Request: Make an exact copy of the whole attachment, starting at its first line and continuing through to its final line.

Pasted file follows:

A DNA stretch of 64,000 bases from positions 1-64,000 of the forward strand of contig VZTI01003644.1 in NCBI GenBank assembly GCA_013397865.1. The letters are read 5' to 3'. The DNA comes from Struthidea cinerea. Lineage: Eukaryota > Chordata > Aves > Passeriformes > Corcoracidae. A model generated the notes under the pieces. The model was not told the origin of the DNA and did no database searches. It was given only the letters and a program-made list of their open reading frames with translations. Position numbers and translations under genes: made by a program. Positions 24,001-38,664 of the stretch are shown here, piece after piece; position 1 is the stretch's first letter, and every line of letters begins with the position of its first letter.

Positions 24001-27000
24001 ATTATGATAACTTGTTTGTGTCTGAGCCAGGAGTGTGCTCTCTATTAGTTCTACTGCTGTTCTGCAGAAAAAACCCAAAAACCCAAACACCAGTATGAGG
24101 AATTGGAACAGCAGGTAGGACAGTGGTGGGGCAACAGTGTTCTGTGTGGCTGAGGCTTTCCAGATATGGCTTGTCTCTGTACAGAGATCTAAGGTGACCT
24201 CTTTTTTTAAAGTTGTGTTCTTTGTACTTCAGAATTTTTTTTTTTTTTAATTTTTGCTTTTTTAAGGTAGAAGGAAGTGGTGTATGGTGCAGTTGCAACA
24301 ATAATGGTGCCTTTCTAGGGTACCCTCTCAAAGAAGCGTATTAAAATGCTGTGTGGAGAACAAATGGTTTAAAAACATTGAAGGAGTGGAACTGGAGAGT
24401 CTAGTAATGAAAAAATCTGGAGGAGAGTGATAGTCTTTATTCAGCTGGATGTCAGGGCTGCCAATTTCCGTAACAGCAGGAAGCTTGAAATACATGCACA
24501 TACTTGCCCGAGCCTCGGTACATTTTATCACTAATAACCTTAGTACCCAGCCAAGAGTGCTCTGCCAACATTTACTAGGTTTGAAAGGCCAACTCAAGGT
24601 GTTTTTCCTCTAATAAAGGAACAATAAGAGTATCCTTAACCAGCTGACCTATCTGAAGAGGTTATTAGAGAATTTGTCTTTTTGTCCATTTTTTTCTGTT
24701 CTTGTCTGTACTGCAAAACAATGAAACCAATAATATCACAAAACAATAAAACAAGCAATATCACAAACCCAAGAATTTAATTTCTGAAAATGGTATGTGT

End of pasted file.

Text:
A DNA stretch of 64,000 bases from positions 1-64,000 of the forward strand of contig VZTI01003644.1 in NCBI GenBank assembly GCA_013397865.1. The letters are read 5' to 3'. The DNA comes from Struthidea cinerea. Lineage: Eukaryota > Chordata > Aves > Passeriformes > Corcoracidae. A model generated the notes under the pieces. The model was not told the origin of the DNA and did no database searches. It was given only the letters and a program-made list of their open reading frames with translations. Position numbers and translations under genes: made by a program. Positions 24,001-38,664 of the stretch are shown here, piece after piece; position 1 is the stretch's first letter, and every line of letters begins with the position of its first letter.

Positions 24001-27000
24001 ATTATGATAACTTGTTTGTGTCTGAGCCAGGAGTGTGCTCTCTATTAGTTCTACTGCTGTTCTGCAGAAAAAACCCAAAAACCCAAACACCAGTATGAGG
24101 AATTGGAACAGCAGGTAGGACAGTGGTGGGGCAACAGTGTTCTGTGTGGCTGAGGCTTTCCAGATATGGCTTGTCTCTGTACAGAGATCTAAGGTGACCT
24201 CTTTTTTTAAAGTTGTGTTCTTTGTACTTCAGAATTTTTTTTTTTTTTAATTTTTGCTTTTTTAAGGTAGAAGGAAGTGGTGTATGGTGCAGTTGCAACA
24301 ATAATGGTGCCTTTCTAGGGTACCCTCTCAAAGAAGCGTATTAAAATGCTGTGTGGAGAACAAATGGTTTAAAAACATTGAAGGAGTGGAACTGGAGAGT
24401 CTAGTAATGAAAAAATCTGGAGGAGAGTGATAGTCTTTATTCAGCTGGATGTCAGGGCTGCCAATTTCCGTAACAGCAGGAAGCTTGAAATACATGCACA
24501 TACTTGCCCGAGCCTCGGTACATTTTATCACTAATAACCTTAGTACCCAGCCAAGAGTGCTCTGCCAACATTTACTAGGTTTGAAAGGCCAACTCAAGGT
24601 GTTTTTCCTCTAATAAAGGAACAATAAGAGTATCCTTAACCAGCTGACCTATCTGAAGAGGTTATTAGAGAATTTGTCTTTTTGTCCATTTTTTTCTGTT
24701 CTTGTCTGTACTGCAAAACAATGAAACCAATAATATCACAAAACAATAAAACAAGCAATATCACAAACCCAAGAATTTAATTTCTGAAAATGGTATGTGT